Conrad and colleagues report a band gap in epitaxially grown graphene samples that is about a factor of 2 larger than this previous record value of . What is more, they succeeded in generating a band gap centered around the Fermi level, a fundamental requisite for turning graphene into a practical semiconductor. But a key difference from earlier work is that the authors focused their investigation not on the active layer of the samples but on the buffer layer, exploring a new temperature regime for the growth of the layer. The researchers analyzed their graphene samples using angle-resolved photoemission spectroscopy (ARPES). This is a “photon-in, electron-out technique” that measures the kinetic energy of electrons removed from the samples upon photon irradiation. Therefore, it provides information about the samples’ electronic energy band structure. For samples grown at a temperature of about , the ARPES data revealed and bands separated by a gap of at least . However, for a growth temperature about lower, the ARPES data did not show any gapped and bands. The results indicate that the growth temperature plays a crucial part in defining the electronic character of the buffer layer.
These intriguing observations are in partial agreement with previous studies that investigated the effect of intercalating hydrogen or germanium atoms between the buffer layer and the silicon carbide substrate [7, 8]. These studies showed that the inclusion of the hydrogen or germanium atoms resulted in the appearance of and bands in the buffer layer, but in contrast to Conrad and colleagues’ findings, no band gap has been observed in these cases. Also noteworthy is the authors’ finding of anisotropic and bands in momentum space. They show that the effective mass and velocity of electrons near the top of the valence band can vary by as much as depending on the electrons’ propagation direction. This anisotropy hasn’t been observed in any previously studied samples of graphene.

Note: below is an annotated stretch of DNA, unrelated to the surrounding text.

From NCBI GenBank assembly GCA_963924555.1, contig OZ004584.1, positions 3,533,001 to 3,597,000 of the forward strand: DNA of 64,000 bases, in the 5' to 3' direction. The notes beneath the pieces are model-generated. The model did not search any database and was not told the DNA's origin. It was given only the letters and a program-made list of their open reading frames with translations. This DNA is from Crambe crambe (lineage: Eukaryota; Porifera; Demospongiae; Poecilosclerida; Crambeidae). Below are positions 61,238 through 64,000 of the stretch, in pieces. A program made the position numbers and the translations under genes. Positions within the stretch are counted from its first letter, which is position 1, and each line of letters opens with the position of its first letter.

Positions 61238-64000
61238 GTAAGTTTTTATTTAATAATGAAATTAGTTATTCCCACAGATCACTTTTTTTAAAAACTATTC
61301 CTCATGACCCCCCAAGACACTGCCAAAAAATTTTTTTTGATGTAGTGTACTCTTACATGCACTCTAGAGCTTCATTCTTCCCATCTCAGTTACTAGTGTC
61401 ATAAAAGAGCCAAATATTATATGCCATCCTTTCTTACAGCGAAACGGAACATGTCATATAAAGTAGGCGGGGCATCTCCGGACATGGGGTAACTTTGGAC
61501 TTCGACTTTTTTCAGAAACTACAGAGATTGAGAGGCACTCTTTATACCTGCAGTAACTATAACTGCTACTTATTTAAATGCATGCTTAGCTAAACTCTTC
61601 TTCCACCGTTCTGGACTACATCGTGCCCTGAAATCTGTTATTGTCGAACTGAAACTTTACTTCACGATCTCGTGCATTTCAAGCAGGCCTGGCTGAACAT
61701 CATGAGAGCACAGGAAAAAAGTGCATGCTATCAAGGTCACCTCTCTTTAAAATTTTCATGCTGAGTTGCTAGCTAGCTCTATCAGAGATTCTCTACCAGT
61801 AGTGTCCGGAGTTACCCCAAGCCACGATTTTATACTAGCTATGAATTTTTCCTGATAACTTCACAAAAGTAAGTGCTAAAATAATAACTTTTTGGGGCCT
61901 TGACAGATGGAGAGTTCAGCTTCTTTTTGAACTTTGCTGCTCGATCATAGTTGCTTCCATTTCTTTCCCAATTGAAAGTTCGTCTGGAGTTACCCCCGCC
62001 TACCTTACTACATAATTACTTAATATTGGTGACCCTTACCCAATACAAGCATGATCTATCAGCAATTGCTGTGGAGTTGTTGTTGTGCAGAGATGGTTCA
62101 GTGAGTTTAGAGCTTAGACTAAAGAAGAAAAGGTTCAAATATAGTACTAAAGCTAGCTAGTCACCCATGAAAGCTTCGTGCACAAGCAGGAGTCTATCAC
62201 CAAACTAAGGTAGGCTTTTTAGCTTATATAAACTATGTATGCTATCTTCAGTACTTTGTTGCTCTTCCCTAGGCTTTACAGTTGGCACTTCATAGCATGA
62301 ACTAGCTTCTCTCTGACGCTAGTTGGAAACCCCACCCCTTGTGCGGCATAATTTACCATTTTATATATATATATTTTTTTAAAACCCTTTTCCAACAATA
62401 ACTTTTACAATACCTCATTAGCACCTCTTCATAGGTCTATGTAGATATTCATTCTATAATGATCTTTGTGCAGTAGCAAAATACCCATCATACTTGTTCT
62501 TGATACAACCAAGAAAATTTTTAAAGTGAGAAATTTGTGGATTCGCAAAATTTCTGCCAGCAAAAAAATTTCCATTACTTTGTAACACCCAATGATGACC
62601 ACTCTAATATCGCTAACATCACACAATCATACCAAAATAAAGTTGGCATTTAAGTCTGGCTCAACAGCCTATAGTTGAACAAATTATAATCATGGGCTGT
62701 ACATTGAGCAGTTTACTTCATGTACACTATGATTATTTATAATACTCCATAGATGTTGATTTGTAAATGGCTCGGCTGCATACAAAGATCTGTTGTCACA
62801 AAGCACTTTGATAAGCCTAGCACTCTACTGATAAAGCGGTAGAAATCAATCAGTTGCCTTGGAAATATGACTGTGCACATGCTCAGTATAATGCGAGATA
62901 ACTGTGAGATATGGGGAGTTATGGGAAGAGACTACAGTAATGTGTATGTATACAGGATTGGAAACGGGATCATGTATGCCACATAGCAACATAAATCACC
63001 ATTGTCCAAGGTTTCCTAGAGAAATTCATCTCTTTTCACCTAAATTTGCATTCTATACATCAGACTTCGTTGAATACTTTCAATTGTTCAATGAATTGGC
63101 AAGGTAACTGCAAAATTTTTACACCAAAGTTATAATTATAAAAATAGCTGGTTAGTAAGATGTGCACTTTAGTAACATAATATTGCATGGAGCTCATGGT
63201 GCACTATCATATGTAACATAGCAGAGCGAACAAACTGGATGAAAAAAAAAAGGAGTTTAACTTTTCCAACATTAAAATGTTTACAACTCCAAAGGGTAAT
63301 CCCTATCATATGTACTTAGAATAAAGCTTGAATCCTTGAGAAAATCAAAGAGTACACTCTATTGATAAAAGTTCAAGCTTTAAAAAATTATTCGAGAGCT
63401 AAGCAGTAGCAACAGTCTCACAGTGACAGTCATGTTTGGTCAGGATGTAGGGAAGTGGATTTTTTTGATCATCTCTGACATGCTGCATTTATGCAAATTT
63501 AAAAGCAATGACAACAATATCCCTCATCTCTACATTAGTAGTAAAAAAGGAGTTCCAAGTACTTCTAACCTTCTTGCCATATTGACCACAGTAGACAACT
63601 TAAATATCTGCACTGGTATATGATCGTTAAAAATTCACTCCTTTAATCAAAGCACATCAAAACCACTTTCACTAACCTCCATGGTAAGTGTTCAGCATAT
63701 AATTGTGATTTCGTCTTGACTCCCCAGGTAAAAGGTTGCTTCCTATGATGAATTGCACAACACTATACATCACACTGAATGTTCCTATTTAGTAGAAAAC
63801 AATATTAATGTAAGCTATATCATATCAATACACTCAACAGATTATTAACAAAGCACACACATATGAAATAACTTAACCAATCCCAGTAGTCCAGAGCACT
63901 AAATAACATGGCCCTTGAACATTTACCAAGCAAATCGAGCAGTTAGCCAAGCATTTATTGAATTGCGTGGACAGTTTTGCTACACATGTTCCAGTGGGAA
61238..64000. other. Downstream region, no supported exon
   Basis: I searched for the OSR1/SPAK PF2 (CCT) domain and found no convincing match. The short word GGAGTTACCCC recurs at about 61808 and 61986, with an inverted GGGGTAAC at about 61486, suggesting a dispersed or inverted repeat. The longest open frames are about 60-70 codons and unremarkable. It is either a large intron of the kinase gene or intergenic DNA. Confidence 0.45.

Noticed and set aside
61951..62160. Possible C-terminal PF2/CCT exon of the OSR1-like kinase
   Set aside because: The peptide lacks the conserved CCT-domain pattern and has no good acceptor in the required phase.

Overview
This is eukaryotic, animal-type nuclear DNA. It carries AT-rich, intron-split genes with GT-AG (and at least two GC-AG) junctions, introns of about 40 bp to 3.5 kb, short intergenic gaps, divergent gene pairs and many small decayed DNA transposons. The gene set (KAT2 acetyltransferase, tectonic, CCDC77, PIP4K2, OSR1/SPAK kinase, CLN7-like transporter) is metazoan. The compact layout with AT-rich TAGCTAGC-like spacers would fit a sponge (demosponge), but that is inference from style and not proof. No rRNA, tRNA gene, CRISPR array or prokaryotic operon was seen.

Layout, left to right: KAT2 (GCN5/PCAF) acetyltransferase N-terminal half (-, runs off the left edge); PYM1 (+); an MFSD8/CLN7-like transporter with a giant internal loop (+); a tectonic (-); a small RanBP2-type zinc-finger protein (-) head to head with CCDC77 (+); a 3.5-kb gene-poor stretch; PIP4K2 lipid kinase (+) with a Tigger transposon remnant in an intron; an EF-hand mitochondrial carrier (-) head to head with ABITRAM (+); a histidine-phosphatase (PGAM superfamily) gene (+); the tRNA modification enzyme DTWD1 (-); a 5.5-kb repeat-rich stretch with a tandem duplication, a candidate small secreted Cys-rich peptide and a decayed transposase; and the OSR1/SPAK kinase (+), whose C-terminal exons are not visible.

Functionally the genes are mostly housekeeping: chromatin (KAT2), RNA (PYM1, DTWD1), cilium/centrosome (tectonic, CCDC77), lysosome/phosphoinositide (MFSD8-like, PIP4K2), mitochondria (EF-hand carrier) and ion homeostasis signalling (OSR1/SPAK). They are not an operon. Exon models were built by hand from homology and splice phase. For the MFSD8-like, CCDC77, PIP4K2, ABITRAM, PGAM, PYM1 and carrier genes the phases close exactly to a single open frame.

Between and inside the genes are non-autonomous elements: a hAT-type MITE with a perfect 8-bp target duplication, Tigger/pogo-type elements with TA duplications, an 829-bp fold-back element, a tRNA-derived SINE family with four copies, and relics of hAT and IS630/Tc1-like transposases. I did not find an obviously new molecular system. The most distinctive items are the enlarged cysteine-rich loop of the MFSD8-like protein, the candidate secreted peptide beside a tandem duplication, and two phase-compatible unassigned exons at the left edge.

The researchers suggest that the opening of the gap and the anisotropy of the and bands in their samples is caused by a periodic bonding between the graphene layer and the silicon carbide substrate. Testing this hypothesis, as well as the apparent critical role of sample temperature in turning the first carbon layer into a graphene sheet, will no doubt require further experimental and theoretical work. In the meantime, however, Conrad and co-workers’ results provide another beautiful piece of the puzzle of understanding and manipulating this amazing two-dimensional material and bring us a bit closer to the dream of using graphene to make electronic devices.
This research is published in Physical Review Letters